Flu Might be an Unwelcome Guest This Thanksgiving


You've probably had your fair share of allergies and other ailments since fall. Most likely, it hasn't been the flu—yet.

Flu season can vary every year. Kelsey-Sebold's Melanie Mouzoon said it's shown up as early as August and as late as April. But, for 2017, it's looking to hit about the time you're preparing for Thanksgiving, so get your flu shot now.

“The more years in a row you get the vaccine, the more likely that you have a broad range of protection against the flu virus,” said Mouzoon.

Mouzoon said there is no shortage of flu vaccine and plenty to go around this year. Just be prepared for the shot, not a nasal spray. She said seven strains of the flu are administered in this year's vaccine.

Mouzoon added that getting the shot doesn't mean you'll get sick because it's a killed, split, inactive virus you're given. If you happen to get a reaction, it just means your body is responding to the vaccine--and that's a good thing because it will protect you. The vaccine takes two weeks to become effective.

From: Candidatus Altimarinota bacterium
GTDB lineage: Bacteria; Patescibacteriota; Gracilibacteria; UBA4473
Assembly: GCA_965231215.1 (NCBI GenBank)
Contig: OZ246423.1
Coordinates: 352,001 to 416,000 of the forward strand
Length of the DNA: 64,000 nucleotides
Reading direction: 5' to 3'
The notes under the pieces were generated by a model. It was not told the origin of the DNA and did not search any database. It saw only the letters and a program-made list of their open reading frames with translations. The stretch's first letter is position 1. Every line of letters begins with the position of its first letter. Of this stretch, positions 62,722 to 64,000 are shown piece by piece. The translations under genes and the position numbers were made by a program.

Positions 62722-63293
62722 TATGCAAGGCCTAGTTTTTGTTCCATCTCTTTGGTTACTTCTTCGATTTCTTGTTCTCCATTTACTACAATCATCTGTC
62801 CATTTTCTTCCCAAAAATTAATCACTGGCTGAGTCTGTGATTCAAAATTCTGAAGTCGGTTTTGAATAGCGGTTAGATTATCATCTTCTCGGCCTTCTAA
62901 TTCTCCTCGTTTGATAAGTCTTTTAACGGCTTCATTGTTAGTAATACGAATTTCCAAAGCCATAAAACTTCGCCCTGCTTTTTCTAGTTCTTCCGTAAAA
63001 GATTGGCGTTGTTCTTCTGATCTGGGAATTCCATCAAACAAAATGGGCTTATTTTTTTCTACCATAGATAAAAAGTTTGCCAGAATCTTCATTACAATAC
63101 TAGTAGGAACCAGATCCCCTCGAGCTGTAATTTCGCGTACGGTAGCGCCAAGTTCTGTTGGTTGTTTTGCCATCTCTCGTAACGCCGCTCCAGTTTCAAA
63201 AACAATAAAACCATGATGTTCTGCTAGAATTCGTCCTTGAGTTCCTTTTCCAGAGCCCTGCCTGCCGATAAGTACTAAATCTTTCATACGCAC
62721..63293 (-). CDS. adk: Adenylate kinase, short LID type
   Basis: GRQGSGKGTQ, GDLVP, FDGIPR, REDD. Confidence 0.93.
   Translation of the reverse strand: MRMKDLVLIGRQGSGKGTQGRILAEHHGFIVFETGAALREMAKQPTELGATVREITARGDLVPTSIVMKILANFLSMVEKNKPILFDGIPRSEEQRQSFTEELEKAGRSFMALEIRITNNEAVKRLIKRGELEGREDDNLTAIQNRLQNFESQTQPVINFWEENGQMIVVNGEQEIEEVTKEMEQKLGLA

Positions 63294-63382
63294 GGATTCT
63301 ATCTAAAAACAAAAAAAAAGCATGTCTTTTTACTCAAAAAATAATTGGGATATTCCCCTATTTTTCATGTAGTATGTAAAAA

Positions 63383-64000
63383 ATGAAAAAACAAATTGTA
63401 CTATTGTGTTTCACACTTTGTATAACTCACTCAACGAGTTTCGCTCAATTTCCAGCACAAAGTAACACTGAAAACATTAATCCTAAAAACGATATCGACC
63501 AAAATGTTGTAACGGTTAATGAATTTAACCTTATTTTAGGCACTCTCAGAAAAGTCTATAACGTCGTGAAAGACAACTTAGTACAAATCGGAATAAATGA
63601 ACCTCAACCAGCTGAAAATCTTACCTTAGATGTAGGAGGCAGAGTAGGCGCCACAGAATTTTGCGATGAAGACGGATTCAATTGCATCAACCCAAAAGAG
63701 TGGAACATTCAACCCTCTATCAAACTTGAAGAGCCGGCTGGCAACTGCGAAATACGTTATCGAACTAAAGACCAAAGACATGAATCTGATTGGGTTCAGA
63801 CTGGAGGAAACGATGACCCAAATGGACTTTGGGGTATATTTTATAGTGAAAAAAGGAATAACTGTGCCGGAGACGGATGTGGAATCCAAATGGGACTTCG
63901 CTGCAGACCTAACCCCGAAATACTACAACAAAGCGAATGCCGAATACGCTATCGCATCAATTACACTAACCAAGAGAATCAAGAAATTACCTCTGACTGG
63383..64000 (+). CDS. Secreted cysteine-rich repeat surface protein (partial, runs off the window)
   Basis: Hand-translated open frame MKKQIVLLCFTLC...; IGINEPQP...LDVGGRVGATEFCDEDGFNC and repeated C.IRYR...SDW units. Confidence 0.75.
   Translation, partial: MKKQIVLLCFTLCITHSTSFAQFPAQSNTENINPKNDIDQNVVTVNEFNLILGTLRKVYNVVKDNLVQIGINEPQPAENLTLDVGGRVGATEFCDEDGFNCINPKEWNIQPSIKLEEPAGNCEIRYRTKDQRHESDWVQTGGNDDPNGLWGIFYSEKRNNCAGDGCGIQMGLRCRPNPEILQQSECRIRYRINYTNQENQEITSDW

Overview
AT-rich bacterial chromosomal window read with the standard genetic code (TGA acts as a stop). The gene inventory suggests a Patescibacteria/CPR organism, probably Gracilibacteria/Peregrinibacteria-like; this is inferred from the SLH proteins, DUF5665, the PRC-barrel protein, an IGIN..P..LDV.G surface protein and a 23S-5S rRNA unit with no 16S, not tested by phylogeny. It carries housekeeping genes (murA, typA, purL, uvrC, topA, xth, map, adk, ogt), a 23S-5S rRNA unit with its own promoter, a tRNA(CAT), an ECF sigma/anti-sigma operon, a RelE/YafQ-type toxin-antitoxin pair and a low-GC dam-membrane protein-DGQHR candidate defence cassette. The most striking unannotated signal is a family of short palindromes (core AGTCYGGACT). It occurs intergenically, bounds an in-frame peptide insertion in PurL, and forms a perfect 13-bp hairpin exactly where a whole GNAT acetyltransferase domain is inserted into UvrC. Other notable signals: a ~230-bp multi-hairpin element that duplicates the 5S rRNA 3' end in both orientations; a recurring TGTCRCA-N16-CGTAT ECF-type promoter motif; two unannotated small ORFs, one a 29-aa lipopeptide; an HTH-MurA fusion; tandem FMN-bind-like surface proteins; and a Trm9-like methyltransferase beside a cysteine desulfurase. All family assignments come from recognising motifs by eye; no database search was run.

Everyone should be out getting their flu shot in preparation for this flu season. Mouzoon said while they are monitoring cases, they haven't seen a rise, yet.

 “When we get more than 10 percent of our tests returning positive, then that’s sort of, officially the start of the flu season for us,” said Mouzoon.


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